In June 2014, the Canadian government terminated the Labour Market Opinion program and replaced it with a Labour Market Information Application. Is this just the re-packaging of a program that the public seems to want to see ended, or is truly a changed process that will benefit Canadians?
The truth is, we have seen a major change that is beneficial for Canada’s unemployed, Human Resources departments, large employers of skilled workers and the government. The flip side is that this will be very difficult on restaurants and the hospitality industry, specifically franchisees and small business across the country.
In 12 short months, the government has gone from asking employers to pay $0 to hire unlimited numbers of TFW by asking less than 6 questions about the company’s efforts to hire Canadians to a dramatic cost increase of $1000 per worker and dozens questions on hiring and training Canadians. This change is going to increase competition for low skilled workers, as tens of thousands were brought in every year and forced Human Resources to up their game on workforce planning and all businesses to become strategic about their human capital.
In the past, it was easier for some businesses to hire TFW over Canadians as they were cheaper, but not in the sense that most Canadians think. Government wage requirements and requirements to pay for plane tickets meant that Canadians seemed cheaper to hire than TFW.
The reality is that Canadians in many low-skilled industries such as restaurants leave their jobs and switch employers often.The cost of hiring and retraining workers several times a year takes up valuable management time and is one of the largest costs to businesses. When we compare the turnover costs of Canadians to a TFW on a 2-3 year work permit, it was an easy decision for many small employers.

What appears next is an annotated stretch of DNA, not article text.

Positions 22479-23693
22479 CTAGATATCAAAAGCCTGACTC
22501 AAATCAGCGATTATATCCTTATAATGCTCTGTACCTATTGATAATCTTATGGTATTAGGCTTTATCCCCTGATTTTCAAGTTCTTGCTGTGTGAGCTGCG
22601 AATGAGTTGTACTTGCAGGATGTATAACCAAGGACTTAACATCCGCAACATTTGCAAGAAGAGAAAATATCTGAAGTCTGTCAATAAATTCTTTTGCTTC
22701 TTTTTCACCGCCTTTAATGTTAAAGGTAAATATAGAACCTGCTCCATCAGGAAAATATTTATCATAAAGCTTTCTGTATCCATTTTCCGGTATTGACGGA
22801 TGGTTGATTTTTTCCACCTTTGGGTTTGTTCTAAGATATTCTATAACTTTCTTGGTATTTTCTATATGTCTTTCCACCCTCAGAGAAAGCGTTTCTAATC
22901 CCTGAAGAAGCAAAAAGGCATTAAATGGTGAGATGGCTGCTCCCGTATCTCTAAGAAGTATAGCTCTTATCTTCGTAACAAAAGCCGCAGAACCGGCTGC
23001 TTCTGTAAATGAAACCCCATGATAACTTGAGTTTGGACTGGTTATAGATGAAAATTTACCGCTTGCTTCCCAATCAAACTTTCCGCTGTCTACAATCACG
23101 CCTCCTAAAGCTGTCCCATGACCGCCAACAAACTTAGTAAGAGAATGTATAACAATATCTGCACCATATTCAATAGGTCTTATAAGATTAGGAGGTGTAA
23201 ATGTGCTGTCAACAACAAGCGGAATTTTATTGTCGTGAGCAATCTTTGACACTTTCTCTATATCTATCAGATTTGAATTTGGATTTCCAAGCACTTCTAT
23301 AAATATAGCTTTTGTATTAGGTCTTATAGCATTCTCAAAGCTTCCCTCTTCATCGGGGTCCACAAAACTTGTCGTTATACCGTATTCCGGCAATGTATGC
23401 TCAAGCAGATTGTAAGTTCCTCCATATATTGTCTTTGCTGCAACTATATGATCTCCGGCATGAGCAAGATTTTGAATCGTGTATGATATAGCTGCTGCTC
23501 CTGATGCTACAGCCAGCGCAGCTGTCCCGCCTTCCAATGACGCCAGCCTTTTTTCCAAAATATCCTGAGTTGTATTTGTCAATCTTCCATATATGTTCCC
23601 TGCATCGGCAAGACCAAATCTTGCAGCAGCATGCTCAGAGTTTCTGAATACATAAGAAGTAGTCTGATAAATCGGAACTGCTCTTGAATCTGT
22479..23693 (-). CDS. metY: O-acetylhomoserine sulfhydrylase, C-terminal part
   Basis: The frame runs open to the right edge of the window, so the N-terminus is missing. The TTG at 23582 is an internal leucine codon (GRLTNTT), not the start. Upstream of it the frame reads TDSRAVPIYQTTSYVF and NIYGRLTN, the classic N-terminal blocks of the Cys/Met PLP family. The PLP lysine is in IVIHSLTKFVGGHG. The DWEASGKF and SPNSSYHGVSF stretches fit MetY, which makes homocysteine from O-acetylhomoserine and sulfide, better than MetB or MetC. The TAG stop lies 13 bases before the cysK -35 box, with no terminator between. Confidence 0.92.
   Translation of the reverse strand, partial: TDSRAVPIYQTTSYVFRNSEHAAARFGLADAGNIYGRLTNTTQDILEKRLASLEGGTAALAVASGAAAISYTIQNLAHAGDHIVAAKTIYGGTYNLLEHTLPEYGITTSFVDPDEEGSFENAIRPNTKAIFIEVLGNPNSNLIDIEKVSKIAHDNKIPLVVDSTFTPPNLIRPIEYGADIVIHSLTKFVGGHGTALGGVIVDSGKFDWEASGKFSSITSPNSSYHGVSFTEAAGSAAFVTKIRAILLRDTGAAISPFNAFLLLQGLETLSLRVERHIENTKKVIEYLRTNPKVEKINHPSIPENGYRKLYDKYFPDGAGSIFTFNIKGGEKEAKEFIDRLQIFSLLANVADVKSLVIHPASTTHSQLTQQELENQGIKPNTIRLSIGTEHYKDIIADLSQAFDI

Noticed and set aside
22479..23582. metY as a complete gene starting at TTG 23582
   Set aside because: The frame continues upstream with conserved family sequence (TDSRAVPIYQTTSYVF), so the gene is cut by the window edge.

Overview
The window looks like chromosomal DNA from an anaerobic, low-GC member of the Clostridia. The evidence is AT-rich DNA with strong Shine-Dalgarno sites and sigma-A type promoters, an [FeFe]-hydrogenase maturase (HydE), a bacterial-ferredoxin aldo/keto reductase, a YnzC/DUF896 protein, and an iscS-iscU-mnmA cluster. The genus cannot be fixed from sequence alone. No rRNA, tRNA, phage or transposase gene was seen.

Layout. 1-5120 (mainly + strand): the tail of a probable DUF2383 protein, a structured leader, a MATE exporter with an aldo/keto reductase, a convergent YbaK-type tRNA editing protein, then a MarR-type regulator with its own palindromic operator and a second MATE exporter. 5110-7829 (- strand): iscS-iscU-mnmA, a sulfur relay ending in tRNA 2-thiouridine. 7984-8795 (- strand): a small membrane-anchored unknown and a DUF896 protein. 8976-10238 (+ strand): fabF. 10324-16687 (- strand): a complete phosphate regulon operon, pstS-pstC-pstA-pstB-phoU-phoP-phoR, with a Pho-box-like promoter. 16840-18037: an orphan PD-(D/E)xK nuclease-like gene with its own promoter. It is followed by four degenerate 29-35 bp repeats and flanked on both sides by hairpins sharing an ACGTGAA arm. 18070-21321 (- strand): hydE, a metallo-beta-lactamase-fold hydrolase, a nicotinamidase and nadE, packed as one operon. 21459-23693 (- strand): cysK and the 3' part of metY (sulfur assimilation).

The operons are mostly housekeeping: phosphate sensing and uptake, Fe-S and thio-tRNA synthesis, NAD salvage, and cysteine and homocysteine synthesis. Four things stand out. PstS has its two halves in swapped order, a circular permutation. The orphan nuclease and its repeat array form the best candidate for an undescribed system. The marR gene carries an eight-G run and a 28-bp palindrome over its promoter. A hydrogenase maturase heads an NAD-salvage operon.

The importance of strategy and planning
Employers like Starbucks have recruitment strategies, clear training paths, opportunities for advancement, benefits plans and stock options, even for low skilled workers. Compare this to some employers that have traditionally offered a wage, few training opportunities and no benefits, and then complained that they can’t find Canadians to fill their roles.
In this day and age, a plan to recruit, train and retain employees Canadians is essential, and I applaud the government for making changes that will force some employers to rethink the way they manage their human resources.
For large companies looking to employ skilled workers where high wages are paid, it makes sense to invest in workforce planning and to be able to develop HR metrics that deliver on Canadian recruitment targets. When the true supply of skilled workers like Instrument and Heavy Duty Mechanics, or Ironworkers and Pipefitters, is not enough to meet the demands of Canadian employers, then they can augment some of their training and development of Canadians with TFW from the UK.
The 10-day LMIA processing for highly paid, high skilled trades makes sense, even at $1,000 per application. This usually amounts to about 1% of the total annual costs of a skilled employee when one factors in benefits and payroll costs. These costs are also minuscule when compared to delays servicing clients, construction delays, downtime due to a lack of maintenance or having untrained people perform work that could compromise safety.
Canadian businesses must have access to the best talent in the world and we will get it through training Canadians first. Only when there are no other options should we consider secure access to skilled workers from around the globe.